With over 2 billion smartphones in use around the world, the growing dominance of mobile technology becomes undebatable.
This is true for consumer use-cases and business use-cases alike. People are increasingly dependent on mobile apps and technology to get things done in a personal and professional context.
For developing economies, this reliance is on an entirely different spectrum. Mobile is everything.
This will pose interesting and difficult choices for entrepreneurs in these emerging markets.
As growing technology businesses and startups innovate in the BRIC countries, Middle East and throughout the African nations, the scarcity of resources and time will require an answer to the question: will we build for a mobile-only world?
American tech companies are increasingly and publicly moving to a mobile-first approach to products. The speed at which they do this may very-well determine their success within given markets and verticals.
However, companies created in emerging markets like India have a consumer base with far different experiences. Commerce, communication and banking activities are performed on mobile devices more frequently than on traditional PCs, with this trend only increasing.
Within many African nations, these statistics are even more stark.
What this yields is an entire generation and eventual population that only know the mobile experience.
Unlike American entrepreneurs, international innovators will take a far different approach when marketing to, selling to and retaining customers.
How will customers find your product? How will you sell it to them? How will they interact with it?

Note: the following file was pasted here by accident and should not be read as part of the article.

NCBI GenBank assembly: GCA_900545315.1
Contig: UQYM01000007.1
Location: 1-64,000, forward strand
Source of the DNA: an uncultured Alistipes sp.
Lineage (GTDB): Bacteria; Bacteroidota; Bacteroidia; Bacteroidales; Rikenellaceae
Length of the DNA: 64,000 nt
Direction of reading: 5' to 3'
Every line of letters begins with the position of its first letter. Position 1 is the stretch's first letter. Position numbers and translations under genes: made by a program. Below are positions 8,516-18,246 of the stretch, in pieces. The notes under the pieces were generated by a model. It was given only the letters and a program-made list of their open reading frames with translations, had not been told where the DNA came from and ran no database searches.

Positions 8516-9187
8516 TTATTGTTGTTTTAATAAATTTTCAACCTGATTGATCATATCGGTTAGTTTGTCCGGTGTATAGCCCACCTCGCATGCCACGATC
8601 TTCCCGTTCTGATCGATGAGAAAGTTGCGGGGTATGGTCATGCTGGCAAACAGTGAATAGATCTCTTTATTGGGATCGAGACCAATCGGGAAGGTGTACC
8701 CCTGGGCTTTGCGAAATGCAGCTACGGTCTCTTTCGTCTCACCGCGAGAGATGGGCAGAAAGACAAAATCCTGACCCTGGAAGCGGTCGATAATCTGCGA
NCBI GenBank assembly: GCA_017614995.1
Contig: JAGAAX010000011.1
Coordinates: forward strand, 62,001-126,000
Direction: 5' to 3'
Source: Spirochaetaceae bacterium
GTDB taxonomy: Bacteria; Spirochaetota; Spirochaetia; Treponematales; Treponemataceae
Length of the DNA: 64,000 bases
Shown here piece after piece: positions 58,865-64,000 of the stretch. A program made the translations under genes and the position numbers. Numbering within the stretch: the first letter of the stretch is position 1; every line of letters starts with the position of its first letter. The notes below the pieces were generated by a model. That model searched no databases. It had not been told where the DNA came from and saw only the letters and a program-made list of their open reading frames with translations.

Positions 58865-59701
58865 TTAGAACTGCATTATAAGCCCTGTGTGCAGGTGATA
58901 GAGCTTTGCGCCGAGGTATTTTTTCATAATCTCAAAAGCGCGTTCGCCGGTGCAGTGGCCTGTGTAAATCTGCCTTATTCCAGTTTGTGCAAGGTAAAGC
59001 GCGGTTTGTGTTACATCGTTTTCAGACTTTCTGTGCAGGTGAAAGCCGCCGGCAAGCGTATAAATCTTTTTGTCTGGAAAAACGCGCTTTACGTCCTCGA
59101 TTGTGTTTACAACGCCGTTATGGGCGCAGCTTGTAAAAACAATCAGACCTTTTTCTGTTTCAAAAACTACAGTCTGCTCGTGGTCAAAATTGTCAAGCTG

These are just some of the questions that will become increasingly important in the increasingly competitive world.
What are the benefits of building for mobile only?
- Ability for more focus and investment of resources to a unified strategy
- Easier integration of key user data like location, contacts and intent
- Clearer defined partnerships, platforms and ecosystems to build within
What are the risks of building for mobile only?
- Potential alienation of international users in developed markets
- Fragmentation among feature-phone/smartphone, screen sizes and form factors
- Heavier reliance on fewer industry players (manufacturer, OS and carriers)
Like any choice in the life of an entrepreneur, risk versus reward becomes the quintessential question.
By many estimates, 2020 will be the year when a mobile device, more specifically a smartphone, will be in the hand of nearly 6 billion people. This will likely be far more than the number of PCs or any other device present during the same time.
With that said, we are only a few years away from seeing how entrepreneurs in emerging markets answer that question.
My guess is that the answer will be clear: mobile only from day one.